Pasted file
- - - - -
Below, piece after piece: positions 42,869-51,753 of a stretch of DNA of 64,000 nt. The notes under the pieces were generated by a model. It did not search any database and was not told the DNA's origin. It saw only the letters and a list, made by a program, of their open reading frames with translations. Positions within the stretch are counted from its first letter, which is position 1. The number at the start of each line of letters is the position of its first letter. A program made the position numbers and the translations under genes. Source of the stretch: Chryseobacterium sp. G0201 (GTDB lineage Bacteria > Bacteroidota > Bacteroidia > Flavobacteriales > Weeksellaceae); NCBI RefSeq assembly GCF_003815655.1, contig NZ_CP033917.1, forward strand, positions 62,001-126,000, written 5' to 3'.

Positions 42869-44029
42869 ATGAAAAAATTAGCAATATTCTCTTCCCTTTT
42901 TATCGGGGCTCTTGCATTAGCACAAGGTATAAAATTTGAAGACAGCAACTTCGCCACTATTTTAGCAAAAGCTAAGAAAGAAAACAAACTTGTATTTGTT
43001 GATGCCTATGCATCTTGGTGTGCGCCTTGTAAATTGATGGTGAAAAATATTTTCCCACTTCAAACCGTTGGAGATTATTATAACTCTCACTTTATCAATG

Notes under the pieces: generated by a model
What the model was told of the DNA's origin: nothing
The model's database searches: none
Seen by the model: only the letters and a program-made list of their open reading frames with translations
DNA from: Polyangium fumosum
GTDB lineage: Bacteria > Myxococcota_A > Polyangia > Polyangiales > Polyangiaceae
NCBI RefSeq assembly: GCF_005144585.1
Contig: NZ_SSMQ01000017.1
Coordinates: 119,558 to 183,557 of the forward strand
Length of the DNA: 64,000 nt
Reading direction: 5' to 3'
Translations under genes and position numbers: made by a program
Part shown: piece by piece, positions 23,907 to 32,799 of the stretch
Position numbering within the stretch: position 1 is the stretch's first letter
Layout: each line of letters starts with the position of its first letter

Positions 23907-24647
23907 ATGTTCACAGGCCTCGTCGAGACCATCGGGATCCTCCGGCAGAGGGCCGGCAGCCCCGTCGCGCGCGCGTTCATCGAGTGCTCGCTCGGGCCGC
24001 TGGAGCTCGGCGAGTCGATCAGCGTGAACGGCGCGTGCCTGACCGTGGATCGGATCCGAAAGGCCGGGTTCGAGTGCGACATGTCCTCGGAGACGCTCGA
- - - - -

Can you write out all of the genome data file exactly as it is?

Below, piece after piece: positions 42,869-51,753 of a stretch of DNA of 64,000 nt. The notes under the pieces were generated by a model. It did not search any database and was not told the DNA's origin. It saw only the letters and a list, made by a program, of their open reading frames with translations. Positions within the stretch are counted from its first letter, which is position 1. The number at the start of each line of letters is the position of its first letter. A program made the position numbers and the translations under genes. Source of the stretch: Chryseobacterium sp. G0201 (GTDB lineage Bacteria > Bacteroidota > Bacteroidia > Flavobacteriales > Weeksellaceae); NCBI RefSeq assembly GCF_003815655.1, contig NZ_CP033917.1, forward strand, positions 62,001-126,000, written 5' to 3'.

Positions 42869-44029
42869 ATGAAAAAATTAGCAATATTCTCTTCCCTTTT
42901 TATCGGGGCTCTTGCATTAGCACAAGGTATAAAATTTGAAGACAGCAACTTCGCCACTATTTTAGCAAAAGCTAAGAAAGAAAACAAACTTGTATTTGTT
43001 GATGCCTATGCATCTTGGTGTGCGCCTTGTAAATTGATGGTGAAAAATATTTTCCCACTTCAAACCGTTGGAGATTATTATAACTCTCACTTTATCAATG

Notes under the pieces: generated by a model
What the model was told of the DNA's origin: nothing
The model's database searches: none
Seen by the model: only the letters and a program-made list of their open reading frames with translations
DNA from: Polyangium fumosum
GTDB lineage: Bacteria > Myxococcota_A > Polyangia > Polyangiales > Polyangiaceae
NCBI RefSeq assembly: GCF_005144585.1
Contig: NZ_SSMQ01000017.1
Coordinates: 119,558 to 183,557 of the forward strand
Length of the DNA: 64,000 nt
Reading direction: 5' to 3'
Translations under genes and position numbers: made by a program
Part shown: piece by piece, positions 23,907 to 32,799 of the stretch
Position numbering within the stretch: position 1 is the stretch's first letter
Layout: each line of letters starts with the position of its first letter

Positions 23907-24647
23907 ATGTTCACAGGCCTCGTCGAGACCATCGGGATCCTCCGGCAGAGGGCCGGCAGCCCCGTCGCGCGCGCGTTCATCGAGTGCTCGCTCGGGCCGC
24001 TGGAGCTCGGCGAGTCGATCAGCGTGAACGGCGCGTGCCTGACCGTGGATCGGATCCGAAAGGCCGGGTTCGAGTGCGACATGTCCTCGGAGACGCTCGA